Idaho Estate Planning After a Spouse Dies
The purpose of Estate Planning in Idaho is to allow a client to provide protection for themselves while they are alive and to distribute their assets to the people they choose after they pass away. We have been serving our clients and helping them complete their estate planning for over 70 years in Idaho. With this experience we have come to learn that it is always important to review your own estate planning documents in the event your spouse passed away before you. More than likely, with the passing of your spouse, your ideas and plans will have changed dramatically. As a result, it will be necessary to make changes to your estate planning documents so that they accomplish what you want.
The Racine office Idaho estate planning team of attorneys all work together to support and assist our clients in completing their customized Idaho Estate plans. Partners Randy Budge and Lane Erickson and attorneys Nate Palmer and Dave Bagley are each a part of this team. Through the legal rating services of Martindale & Hubbell, AVVO, and Justia, each of the attorneys on our team has earned the highest ratings possible based on reviews from current clients, judges, and other attorneys.
If your spouse has passed away before you, and you are wondering what you need to do about your estate planning documents, here are three things you should consider:1. Changes to Last Will and Testament
The first thing you should think about is whether your last will and testament still accomplish is what you want. More than likely, your last will and testament listed or named your spouse in several different places and for different reasons.
Most likely, the first place your spouse would have been named is as the primary beneficiary of your estate. This simply means that you would have named your spouse to be the person to receive all the assets, property, and money from your estate after you die. Because your spouse passed away before you, you should now consider whether the other individuals named after your spouse as the beneficiaries are still who you want. It’s possible that your ideas about who you want to receive your property and assets and money has changed. If so it will be necessary to make these changes in your documents.
Additionally, it’s likely that you named your spouse as the person who would be your personal representative of your estate. A well-written last will and testament will usually have successor individuals named who can be the personal representative of your estate now that your spouse has passed away. However, again, your ideas of what you would like, and who you would like to have do these things for you may have changed. For this reason, it is wise to look these appointments over and determine if your plan as listed in your last will and testament is still what you want.2. Changes to Power of Attorney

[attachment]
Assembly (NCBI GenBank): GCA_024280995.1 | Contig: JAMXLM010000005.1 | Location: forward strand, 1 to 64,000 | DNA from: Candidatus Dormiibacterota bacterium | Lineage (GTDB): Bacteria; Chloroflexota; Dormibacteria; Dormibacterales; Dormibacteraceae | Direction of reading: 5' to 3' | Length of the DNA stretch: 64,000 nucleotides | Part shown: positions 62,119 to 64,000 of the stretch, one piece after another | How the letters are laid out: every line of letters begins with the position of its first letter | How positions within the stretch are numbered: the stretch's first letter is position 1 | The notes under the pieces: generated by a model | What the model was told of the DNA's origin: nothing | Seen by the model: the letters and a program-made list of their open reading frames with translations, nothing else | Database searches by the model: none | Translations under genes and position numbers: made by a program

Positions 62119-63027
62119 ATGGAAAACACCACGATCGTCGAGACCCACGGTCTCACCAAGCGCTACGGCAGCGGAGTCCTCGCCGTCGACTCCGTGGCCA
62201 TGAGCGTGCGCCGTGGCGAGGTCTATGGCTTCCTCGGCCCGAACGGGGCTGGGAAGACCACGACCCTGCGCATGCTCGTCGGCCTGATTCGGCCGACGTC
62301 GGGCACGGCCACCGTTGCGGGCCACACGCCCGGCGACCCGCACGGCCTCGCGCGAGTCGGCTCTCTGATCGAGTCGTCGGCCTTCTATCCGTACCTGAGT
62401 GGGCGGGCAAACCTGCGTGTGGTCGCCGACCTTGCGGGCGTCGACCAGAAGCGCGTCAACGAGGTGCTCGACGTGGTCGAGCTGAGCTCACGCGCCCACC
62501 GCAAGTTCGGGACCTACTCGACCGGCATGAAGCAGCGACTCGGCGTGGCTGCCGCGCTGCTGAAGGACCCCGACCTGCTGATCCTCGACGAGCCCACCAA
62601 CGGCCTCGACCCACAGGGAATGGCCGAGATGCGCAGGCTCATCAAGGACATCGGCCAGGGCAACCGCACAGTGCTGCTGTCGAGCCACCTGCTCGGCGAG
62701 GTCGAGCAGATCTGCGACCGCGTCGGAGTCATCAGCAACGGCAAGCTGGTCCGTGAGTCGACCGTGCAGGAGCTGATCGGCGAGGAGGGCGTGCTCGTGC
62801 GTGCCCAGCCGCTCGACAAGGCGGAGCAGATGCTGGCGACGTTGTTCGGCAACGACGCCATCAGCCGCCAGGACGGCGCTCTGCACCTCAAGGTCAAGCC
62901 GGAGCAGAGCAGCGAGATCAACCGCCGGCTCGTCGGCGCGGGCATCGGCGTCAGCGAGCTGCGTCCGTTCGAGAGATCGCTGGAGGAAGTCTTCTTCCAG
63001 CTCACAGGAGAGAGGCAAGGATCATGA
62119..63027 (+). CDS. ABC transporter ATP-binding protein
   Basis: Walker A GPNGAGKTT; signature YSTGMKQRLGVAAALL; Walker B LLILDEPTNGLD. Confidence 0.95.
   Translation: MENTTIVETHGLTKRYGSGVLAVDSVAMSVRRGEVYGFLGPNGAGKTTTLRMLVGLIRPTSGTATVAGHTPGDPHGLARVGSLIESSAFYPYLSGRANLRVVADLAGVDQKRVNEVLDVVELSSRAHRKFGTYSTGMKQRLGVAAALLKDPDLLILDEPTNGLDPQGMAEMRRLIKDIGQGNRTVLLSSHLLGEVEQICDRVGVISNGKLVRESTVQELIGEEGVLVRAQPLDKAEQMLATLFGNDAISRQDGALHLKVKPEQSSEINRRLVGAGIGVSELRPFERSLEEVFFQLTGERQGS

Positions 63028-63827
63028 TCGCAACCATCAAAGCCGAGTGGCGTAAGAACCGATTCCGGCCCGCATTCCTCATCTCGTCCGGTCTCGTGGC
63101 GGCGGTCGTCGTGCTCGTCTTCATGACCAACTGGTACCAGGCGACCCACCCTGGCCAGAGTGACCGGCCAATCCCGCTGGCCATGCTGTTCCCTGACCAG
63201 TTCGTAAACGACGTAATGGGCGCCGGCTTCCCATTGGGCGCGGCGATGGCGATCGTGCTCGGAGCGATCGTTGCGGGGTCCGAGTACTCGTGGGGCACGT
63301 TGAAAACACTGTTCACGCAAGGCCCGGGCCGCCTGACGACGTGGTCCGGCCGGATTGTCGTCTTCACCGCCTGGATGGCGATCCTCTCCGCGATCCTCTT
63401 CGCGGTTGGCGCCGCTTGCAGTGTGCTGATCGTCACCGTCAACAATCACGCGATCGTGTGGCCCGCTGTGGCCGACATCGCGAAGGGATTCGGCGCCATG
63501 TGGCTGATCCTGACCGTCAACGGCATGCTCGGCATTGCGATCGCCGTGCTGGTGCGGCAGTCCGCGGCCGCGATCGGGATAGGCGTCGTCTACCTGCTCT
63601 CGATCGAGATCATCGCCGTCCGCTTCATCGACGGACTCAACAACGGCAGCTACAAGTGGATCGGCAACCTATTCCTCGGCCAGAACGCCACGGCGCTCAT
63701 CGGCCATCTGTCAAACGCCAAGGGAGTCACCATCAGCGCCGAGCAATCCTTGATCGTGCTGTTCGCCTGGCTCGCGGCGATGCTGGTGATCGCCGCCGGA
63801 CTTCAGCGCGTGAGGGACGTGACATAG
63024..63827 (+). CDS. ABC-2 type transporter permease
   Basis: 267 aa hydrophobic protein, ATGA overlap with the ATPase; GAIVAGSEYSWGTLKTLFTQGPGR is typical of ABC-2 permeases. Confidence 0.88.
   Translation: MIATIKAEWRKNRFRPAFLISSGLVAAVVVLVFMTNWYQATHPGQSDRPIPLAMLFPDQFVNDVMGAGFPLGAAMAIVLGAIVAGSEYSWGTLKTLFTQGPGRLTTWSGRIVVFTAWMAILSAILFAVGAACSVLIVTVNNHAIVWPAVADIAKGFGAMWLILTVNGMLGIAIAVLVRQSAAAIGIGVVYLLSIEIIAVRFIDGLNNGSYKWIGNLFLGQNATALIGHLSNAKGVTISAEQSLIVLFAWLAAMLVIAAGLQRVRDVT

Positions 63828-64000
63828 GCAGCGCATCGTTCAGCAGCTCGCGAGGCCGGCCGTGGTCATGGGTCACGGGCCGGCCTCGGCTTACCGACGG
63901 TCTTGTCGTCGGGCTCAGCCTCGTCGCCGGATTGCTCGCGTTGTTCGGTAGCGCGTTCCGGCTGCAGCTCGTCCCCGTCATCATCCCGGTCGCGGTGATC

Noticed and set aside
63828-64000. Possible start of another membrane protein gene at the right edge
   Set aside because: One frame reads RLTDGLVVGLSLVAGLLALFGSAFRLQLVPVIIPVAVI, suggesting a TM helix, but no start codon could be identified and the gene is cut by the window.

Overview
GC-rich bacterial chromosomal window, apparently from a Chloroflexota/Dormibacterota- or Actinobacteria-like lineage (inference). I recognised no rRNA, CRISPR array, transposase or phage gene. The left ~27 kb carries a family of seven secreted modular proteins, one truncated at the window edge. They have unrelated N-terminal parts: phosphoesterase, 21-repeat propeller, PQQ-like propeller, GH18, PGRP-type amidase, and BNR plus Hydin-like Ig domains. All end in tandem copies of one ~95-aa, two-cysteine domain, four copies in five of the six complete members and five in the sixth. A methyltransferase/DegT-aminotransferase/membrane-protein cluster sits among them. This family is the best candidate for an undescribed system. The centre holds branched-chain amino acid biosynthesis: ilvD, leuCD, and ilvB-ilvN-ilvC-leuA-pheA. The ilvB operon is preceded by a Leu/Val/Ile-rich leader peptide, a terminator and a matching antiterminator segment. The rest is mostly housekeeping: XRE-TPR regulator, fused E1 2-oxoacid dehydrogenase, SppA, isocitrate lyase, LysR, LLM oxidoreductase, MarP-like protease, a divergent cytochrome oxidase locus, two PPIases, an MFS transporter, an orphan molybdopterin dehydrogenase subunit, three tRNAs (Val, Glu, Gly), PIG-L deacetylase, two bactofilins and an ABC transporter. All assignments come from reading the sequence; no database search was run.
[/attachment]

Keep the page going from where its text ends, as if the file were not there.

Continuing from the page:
The second thing that you should consider is the changes you may need to make to who you listed as your power of attorney. While the appointment of a personal representative in your last will and testament is important, it does not have an impact on you while you are alive like the power of attorney does. For this reason, if your spouse has passed away you will want to review your power of attorney documents and make sure that the individuals you have listed after your spouse are still willing and able to serve as your power of attorney.
More importantly, the idea of a power of attorney is to help you avoid the time and expense and potential arguments associated with who should be named as your guardian. If those individuals you have listed as your successor powers of attorney after your spouse are not willing or able to serve, your power of attorney document may have no legal effect. With no power of attorney, a legal guardianship proceeding will be required by Idaho law.
The most important thing you can do after your spouse passes away is to make sure that you have named not only individuals who are willing and able to serve, but that you have enough individuals listed to protect you. Our suggestion is that you have a primary individual named and at least two successors as well. This provides the ultimate protection for you in making sure that at least one of the individuals you named will be able to serve as your power of attorney if needed.3. Think About Your Children
The final thing you should think about after the death of your spouse is your children. Each person’s circumstances are different, especially when it comes to children. Some parents have young children who are under the age of 18. Other parents have children who have disabilities or other handicaps to consider. In each of these circumstances a guardian must be named for these children.
Additionally, some care and consideration should be given to how property, assets, and money from your estate would go to your children given their individual ages and circumstances. It may be necessary to create a trust in order to protect money for your children that will then be used for their benefit while they are young or under a disability. If your spouse is passed away before you, you should review your estate planning documents and make sure that your plan takes care of your children regardless of their circumstances. If your plan fails to do this, it is important that you make changes while you can.Enlist an Idaho Estate Planning Attorney to Help You
Our team of Idaho lawyers can help you with any of your estate planning needs if your spouse has passed away. Whether you are seeking to create or review an estate plan for yourself or would like to help a loved one, we are available to discuss your options and answer your questions at an initial consultation. Call us toll free at 877.232.6101 or 208.232.6101 for a consultation. You can also email us directly at firstname.lastname@example.org. We will answer your questions and help you solve your Idaho Estate Planning problems.